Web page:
Highly recommended.  Not safe for work, though; some of the cartoons contain sexual imagery.

Tuesday, February 1, 2011

Grindr Censors User Text, Blames Apple

A week ago, I signed into Grindr and got an alert saying that my photo or profile text had been forcibly deleted because it didn’t conform to their Terms of Service.  According to the page they linked to, my crime was apparently in having (sexually) suggestive text.

This e-mail was sent to
I recently had my Grindr profile’s text zapped.  So far as I can tell, this was because something in the text was deemed “suggestive”.  Not explicit or offensive or in violation of copyright.  (Of course, since I don’t have a copy of the text that was there before, I can only go by my memory of how “suggestive” it may have been.)

We’ve become used to restrictions on imagery with social networking sites (gay and otherwise) — many won’t allow any naughty images in the publicly available pics (and especially not pics which depict actual sex), and some even require an identifiable face — so the similar restrictions you have had in place there do not bother me.

But now you’re limiting text?  Really?  And not even explicit text, but “suggestive” text?  Double really?

I never like to tie things to malice or stupidity where there may be a rational reason.  Is this something that was dictated by Apple or RIM in order to get in/stay in their app stores?  Did you get purchased by Disney?  Are you trying to back away from the market that made you popular for some reason?  (Because let’s be honest: Grindr’s #1 use is chatting up prior to hooking up.  Please don’t try to deny it.)

Limiting what people can say (or write) edges into the realm of censorship.  And even though it may technically be your right to limit what we can do through your system, if this over-the-top limitation of content is your own choice and not something forced on you (er, “insisted upon”) by external partners, I can’t help but think it’s going to bite you.  (Actually, it’s apt to bite you even if this is capitulation to external requirements.)

Here’s hoping you’ll be willing to reply to this in some understandable form, whether that’s a personal reply or a press release or a web page which addresses the issue in a generalized manner (and hopefully has guidelines for what is and is not “suggestive”).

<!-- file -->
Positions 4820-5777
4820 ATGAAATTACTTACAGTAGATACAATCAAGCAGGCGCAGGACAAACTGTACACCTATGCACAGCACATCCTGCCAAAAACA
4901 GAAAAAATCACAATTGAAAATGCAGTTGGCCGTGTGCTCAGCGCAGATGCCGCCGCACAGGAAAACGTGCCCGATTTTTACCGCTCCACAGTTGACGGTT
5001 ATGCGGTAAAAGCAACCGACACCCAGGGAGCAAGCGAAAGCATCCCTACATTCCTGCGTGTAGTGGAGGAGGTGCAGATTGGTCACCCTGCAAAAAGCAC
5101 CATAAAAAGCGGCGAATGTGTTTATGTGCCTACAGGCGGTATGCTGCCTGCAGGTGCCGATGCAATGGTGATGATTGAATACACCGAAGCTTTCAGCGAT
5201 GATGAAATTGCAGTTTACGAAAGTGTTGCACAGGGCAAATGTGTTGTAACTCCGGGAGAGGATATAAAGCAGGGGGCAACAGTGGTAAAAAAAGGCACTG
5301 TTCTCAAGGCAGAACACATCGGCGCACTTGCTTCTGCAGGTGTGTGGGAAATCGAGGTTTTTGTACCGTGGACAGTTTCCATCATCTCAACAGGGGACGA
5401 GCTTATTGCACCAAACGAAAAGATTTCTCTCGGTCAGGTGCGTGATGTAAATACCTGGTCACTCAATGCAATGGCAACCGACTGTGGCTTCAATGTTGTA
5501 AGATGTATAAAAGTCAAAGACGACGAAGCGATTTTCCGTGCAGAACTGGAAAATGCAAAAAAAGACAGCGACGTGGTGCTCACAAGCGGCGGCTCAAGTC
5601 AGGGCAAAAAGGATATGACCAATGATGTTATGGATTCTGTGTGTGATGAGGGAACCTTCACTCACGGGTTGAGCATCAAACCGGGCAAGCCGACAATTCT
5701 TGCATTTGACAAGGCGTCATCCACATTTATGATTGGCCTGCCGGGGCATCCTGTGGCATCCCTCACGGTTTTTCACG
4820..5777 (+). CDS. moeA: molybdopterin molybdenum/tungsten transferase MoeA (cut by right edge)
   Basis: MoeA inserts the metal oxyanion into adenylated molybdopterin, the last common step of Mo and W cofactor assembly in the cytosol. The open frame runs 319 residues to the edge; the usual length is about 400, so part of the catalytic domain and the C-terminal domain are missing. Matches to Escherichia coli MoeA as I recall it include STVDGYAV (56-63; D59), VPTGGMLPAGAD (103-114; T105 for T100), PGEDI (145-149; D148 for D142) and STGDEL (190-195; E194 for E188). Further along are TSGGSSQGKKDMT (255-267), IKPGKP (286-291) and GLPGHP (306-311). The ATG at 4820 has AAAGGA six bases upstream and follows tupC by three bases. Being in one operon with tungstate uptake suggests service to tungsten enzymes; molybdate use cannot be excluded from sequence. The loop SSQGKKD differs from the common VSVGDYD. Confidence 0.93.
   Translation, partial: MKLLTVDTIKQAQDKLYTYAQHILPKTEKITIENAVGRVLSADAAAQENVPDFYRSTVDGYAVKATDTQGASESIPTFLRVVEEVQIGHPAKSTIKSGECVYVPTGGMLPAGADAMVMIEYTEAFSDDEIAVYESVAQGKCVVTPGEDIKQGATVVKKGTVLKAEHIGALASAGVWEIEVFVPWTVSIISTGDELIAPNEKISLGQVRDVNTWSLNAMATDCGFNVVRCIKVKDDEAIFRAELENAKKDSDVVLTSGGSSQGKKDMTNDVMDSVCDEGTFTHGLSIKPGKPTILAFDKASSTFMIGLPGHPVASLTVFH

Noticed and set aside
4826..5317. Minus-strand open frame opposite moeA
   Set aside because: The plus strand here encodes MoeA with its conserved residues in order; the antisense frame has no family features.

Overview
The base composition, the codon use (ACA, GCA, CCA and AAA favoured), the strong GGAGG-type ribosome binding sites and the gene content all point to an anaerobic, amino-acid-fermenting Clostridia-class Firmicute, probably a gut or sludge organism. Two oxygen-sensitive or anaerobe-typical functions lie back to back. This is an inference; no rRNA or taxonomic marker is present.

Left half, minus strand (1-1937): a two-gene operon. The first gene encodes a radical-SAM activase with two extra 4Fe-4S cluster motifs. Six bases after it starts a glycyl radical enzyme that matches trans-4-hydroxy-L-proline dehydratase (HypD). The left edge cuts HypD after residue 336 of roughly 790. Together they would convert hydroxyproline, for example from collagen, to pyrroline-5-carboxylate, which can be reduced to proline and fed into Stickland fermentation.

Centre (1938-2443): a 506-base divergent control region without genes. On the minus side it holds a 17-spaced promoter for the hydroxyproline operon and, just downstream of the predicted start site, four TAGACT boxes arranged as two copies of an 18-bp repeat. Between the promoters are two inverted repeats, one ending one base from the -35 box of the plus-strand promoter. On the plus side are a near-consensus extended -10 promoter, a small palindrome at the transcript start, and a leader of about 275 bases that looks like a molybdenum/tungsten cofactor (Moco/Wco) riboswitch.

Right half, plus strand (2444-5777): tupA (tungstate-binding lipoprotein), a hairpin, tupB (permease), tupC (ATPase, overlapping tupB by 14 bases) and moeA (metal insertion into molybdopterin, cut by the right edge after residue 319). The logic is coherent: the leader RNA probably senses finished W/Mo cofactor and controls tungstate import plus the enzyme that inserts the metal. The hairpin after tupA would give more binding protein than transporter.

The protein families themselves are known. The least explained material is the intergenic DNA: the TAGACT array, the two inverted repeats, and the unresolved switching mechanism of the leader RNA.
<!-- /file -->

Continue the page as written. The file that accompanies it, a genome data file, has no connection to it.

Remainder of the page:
(A URL to your existing Terms of Service isn’t going to do it, especially since it doesn’t have the same text as the app put out notifying me of the zapped text.)

Looking forward to hearing from you.

— Jim
Seattle, WA

I was finally able to dig around in their website Terms and Forums to find this:
Apple places limits on what can be displayed in a public profile.  This includes not only your picture, but also text.  Even masked text is not allowed.  This means all public profiles have to be G rated.  (link)
“Masked text” would refer to things like “f*ck” and “po**ers”.

So they are trying to pass the buck to Apple.  But when Apple did their booting of boobie apps a year ago, here what they said:
We have decided to remove any overtly sexual content from the App Store (link)
Here are the full Grindr profile guidelines, which specify:
• No sexually explicit or overly suggestive text.
In others words, no, Apple doesn’t say it has to be G rated, just that it cannot be “overtly sexual”.  Notice what has happened in part: they dropped the “T”, turning “overtly” (openly) into “overly” (excessively); by definition, suggestive text cannot be “overtly” sexual.

More to the point, though, they don’t (presumably won’t) define how much becomes “excessive”.  But by use of the term “G rated” (which Apple apparently does not require), potentially anything (sexually) suggestive becomes “overly” suggestive.

We shall see, though.  I’ve entered new profile text, referencing hanky colors instead of any spelled-out activity (previously, I said something about “put me on my knees”), so the suggestiveness should be more vague; you need specialized external knowledge to decipher things.

Wouldn’t that be a kick in the pants, if gay social networking apps running scared caused a resurgence of the hanky code, only in textual form rather than actual cloth-in-a-pocket?

(Hmm, “kick in the pants”.  That would be dark blue with white boot print pattern, right?  Teal blue with boot print for “kick in the balls”?)

(And yes, I know there are Apple haters out there who are going to try to lay the blame right back at Apple’s feet.  Your belief is already noted; only comments with some substance beyond that tired tirade will be retained.)